But the template was too big. What!! Wait, how could that have happened?! I even did the math!

My cake must have shrunk! In a panic I started to whittle sides off, then the top and the bottom. Cake was flying! Forget the proportions of neck to guitar – I barely had enough cake to make a neck!img_0251

Not only that – it was such a moist cake that it kept breaking when I tried to move it from the cooling rack to the serving tray.

I finally had it positioned – a guitar with a neck – and started spreading my buttercream as a crumb coat.

Crumb coat is right. I just kept pulling up cake with each swipe of frosting. This guitar was getting smaller and more messy with each knife stroke. I used up my entire batch of buttercream.

What a disaster! There were cake crumbs and frosting and powdered sugar all over my kitchen and myself.

img_0253I had to mix up another batch of buttercream to hide all the crumbs. More powdered sugar everywhere. My kitchen looked like a winter storm.

So did I.

At this point his amazing electric guitar cake looked more like a fuzzy dwarf electric ukulele.

This did not look Cake Wars worthy. Then I remembered that all the cakes on Cake Wars look so smooth because they are covered with fondant. Yeah – that wasn’t happening.

I considered briefly going with the fuzzy theme and just throwing coconut all over it and calling it a day – but Buddy doesn’t like coconut. So I kept working until my frosting was somewhat smooth – abandoning all thoughts of a piping bag and details.

Instead I turned to an old birthday cake stand-by, a friend that has never failed me, my go-to birthday cake rescue – M & M’s!

img_0255We now had a rainbow dwarf electric ukulele.

And Buddy loved it!

We put 16 re-lighting candles on it, sang Happy Birthday, and watched him try to blow them out over and over again!

It was awesome!

Another birthday cake done.

I’m hanging up my apron now. My dreams of ever winning Cake Wars completely destroyed.

Trust me people – they make it look easy on TV.

But boy was that cake moist!

 

Wedding Dip

One thing both Laura and Steven wanted for their wedding was a relaxed and informal reception.

They didn’t want a cake.

They didn’t want a bridal table.

They didn’t want a big meal.

They didn’t want speeches.

All they wanted was ice cream, dancing under twinkle lights, and a sparkler send off surrounded by their family and close friends.

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And they got it!

The dancing under the twinkle lights and the sparkler send-off’s we’re pretty straight forward! (Hint – the key to a successful sparkler send-off at a wedding is to put a pyromaniac brother and brothers-in-law in charge of lighting them with propane torches just ahead of the bridal couple – then taking a series of pictures as they walk through!)

But the food had me stymied for awhile.

The ice cream and toppings were easy – but not enough. We added veggies and my homemade ranch dip, but we still needed more.

We finally settled on queso dip and chips.

Yes, I know it sounds odd – queso and weddings just don’t seem to go together. I knew we needed a step up from the typical Velveeta cheese and salsa dip – a little fancier version without the vivid yellow color.

And we found it – a simple queso dip without processed foods that was a beautiful wedding white color with small specks of the deep red tomatoes! We made it fancy by served it from a large chafing dish with the chips in a large basket beside it.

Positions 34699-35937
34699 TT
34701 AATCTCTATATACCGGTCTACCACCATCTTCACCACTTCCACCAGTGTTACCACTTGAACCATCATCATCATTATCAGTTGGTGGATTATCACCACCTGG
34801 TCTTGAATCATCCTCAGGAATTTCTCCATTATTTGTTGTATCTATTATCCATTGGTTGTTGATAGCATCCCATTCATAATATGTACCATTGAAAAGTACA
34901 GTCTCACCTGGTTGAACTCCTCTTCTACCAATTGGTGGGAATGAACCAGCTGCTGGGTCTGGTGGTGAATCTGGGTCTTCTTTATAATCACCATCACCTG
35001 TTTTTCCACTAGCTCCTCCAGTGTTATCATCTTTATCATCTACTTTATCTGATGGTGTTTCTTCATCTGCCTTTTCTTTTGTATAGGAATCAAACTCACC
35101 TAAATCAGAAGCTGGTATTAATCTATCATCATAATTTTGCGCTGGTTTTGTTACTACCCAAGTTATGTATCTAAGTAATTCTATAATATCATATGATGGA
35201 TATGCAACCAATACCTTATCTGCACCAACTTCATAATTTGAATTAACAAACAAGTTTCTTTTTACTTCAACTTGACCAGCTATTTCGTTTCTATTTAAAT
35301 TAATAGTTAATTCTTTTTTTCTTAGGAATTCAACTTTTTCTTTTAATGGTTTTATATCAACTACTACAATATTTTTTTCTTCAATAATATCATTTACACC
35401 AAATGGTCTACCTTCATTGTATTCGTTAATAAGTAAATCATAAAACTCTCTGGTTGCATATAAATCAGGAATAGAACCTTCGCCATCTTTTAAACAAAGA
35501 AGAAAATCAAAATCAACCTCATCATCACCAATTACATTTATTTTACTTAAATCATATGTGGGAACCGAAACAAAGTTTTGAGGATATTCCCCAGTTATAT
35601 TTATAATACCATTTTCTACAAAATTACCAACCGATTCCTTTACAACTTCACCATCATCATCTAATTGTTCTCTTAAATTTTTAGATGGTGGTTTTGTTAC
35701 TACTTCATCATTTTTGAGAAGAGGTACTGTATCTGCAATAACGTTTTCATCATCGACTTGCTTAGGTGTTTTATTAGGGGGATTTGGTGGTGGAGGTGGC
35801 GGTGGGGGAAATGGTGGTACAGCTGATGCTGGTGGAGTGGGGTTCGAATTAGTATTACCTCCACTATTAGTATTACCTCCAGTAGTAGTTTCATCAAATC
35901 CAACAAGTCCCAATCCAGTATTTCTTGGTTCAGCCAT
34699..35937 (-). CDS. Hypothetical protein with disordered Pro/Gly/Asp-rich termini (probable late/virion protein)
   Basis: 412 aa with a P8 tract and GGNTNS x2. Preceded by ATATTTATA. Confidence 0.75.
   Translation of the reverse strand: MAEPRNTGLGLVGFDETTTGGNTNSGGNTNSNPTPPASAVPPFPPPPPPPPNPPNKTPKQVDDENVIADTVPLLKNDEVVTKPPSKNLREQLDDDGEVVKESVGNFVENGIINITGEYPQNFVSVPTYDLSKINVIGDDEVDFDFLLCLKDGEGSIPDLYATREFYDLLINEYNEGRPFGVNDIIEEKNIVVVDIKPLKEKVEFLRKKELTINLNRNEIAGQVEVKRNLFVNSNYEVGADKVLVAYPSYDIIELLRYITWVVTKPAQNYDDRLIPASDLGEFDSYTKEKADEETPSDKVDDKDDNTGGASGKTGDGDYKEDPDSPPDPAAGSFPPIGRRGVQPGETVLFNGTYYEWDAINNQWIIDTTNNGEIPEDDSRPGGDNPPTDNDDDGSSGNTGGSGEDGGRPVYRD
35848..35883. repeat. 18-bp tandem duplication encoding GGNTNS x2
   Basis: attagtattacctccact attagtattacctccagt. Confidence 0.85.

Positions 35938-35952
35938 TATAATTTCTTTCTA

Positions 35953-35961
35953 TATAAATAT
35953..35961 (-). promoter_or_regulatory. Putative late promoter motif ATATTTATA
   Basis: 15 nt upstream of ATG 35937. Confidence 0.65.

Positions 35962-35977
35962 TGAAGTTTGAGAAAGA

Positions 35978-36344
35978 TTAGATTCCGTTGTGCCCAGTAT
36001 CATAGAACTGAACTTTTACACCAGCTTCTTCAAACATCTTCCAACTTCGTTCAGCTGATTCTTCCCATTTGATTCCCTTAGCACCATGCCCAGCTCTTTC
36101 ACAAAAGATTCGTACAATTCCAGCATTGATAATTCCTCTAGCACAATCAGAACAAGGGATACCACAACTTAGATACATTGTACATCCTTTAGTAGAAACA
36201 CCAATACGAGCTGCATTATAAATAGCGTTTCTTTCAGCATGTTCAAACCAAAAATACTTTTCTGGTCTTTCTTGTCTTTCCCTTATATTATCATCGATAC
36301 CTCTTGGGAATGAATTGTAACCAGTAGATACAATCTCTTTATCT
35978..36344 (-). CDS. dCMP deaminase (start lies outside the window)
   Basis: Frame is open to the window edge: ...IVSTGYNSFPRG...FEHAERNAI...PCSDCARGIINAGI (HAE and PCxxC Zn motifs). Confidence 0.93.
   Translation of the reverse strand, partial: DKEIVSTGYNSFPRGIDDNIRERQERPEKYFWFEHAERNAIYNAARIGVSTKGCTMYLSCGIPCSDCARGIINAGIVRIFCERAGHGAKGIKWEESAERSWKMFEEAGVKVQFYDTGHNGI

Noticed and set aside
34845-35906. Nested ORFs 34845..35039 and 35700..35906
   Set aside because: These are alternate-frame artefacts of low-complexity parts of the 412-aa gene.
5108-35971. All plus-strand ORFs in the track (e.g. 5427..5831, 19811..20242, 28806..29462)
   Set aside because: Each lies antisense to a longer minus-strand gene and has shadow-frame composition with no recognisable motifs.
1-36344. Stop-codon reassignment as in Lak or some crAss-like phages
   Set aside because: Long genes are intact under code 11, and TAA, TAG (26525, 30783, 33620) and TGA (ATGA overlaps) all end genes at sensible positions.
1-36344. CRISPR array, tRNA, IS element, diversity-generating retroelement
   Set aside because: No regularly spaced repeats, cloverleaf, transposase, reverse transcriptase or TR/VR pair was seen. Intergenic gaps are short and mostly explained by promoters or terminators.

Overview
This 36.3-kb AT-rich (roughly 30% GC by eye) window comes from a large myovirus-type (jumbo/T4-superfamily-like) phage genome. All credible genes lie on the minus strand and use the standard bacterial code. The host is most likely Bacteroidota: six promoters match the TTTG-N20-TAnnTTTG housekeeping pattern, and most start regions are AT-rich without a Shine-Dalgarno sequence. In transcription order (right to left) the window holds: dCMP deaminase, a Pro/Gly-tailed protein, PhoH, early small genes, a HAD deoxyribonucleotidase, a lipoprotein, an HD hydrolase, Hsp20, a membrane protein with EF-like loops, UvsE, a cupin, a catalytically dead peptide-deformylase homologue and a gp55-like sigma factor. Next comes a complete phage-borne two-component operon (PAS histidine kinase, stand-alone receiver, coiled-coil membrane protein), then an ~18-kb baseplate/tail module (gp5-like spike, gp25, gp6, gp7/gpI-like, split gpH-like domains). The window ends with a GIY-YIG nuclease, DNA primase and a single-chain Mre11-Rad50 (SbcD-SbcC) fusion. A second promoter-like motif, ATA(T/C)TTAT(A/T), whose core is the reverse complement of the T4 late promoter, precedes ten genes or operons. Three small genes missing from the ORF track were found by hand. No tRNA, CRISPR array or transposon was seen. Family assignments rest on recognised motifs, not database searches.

It helped make the reception relaxed, fun and more of a party!

And since so many guests have asked for the recipe – here it is!

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Wedding Dip

1 can Rotel tomatoes and green chilies
8 ounces cream cheese, full fat
1 pound pepper jack cheese
8 ounces sour cream, full fat
3/4 cup whole milk (or half & half)

Melt together, stirring well and serve warm with tortilla chips or crackers.

We made it ahead of time in large batches on the stove, stirring and stirring, thinking it was always going to be a big stringy, gooey mess and and then there was a magical moment when it all came together into amazing dip!

Then we stored it in the fridge and reheated in crock pots.

You could probably dump all the ingredients in the crock pot and let it heat on low until melted or zap it in the microwave to melt, just remember that stirring is your friend.

It refrigerates well and can be frozen (although it does get just slightly grainy in the freezer).

Enjoy!

Kale Salad with Poppy Seed Dressing

kale saladWe love kale.

Love, love, love, love it!

Not only is it a super food – packed with a whole slew of vitamins and minerals, it also tastes good.

I tried to grow my own kale last year, but  I planted it too late. It struggled all season, barely giving me enough kale to make myself a salad once a week.

So this year I planted early and abundantly. Four different varieties – just in case one didn’t work I would have a back-up.

And they all came up! All four varieties – Russian red, Blue Curled Scotch, Dwarf Siberian and my favorite – Scarlet Kale (cause it’s so pretty!)

We have kale by the dishpan full!

Kale for lunch. Kale for supper. Kale to share.

And kale to make this delicious salad frequently! Which is a very happy thing – since I absolutely adore it!

You need four basic components –

Kale – any variety, washed and torn into bite-sized pieces and placed in a serving bowl. If it’s not baby kale, you might want to pull out the tough stalk and ribs.

Add some fruit for sweetness.  Strawberries are our go-to favorite, but blueberries, raspberries and even dried cranberries are yummy. Put in as much or as little as you want – no judgement here!

Then throw on something for a crunch factor – like roasted nuts, or sunflower seeds. Personally I like to toast some slivered almonds with a little butter in my cast iron skillet, then sprinkle with a touch of salt when they are golden brown and delicious!

And finally – toss the entire salad with this yummy poppy seed dressing. (Which can be made in advance and kept in the fridge.)

Poppy Seed Dressing

1/3 cup olive oil
1/4 cup sugar (5 teaspoons Truvia)
3 tablespoons balsamic vinegar
2 tablespoons sesame seeds
1 tablespoon poppy seeds
2 teaspoons dried minced onion
1/4 teaspoon paprika
1/4 teaspoon Worcestershire sauce

Place all the ingredients in a jar with a tight fitting lid and shake.

Refrigerate.

Boom! That’s it! So easy and so yummy!

Just pour that goodness right over those healthy leafy greens and enjoy!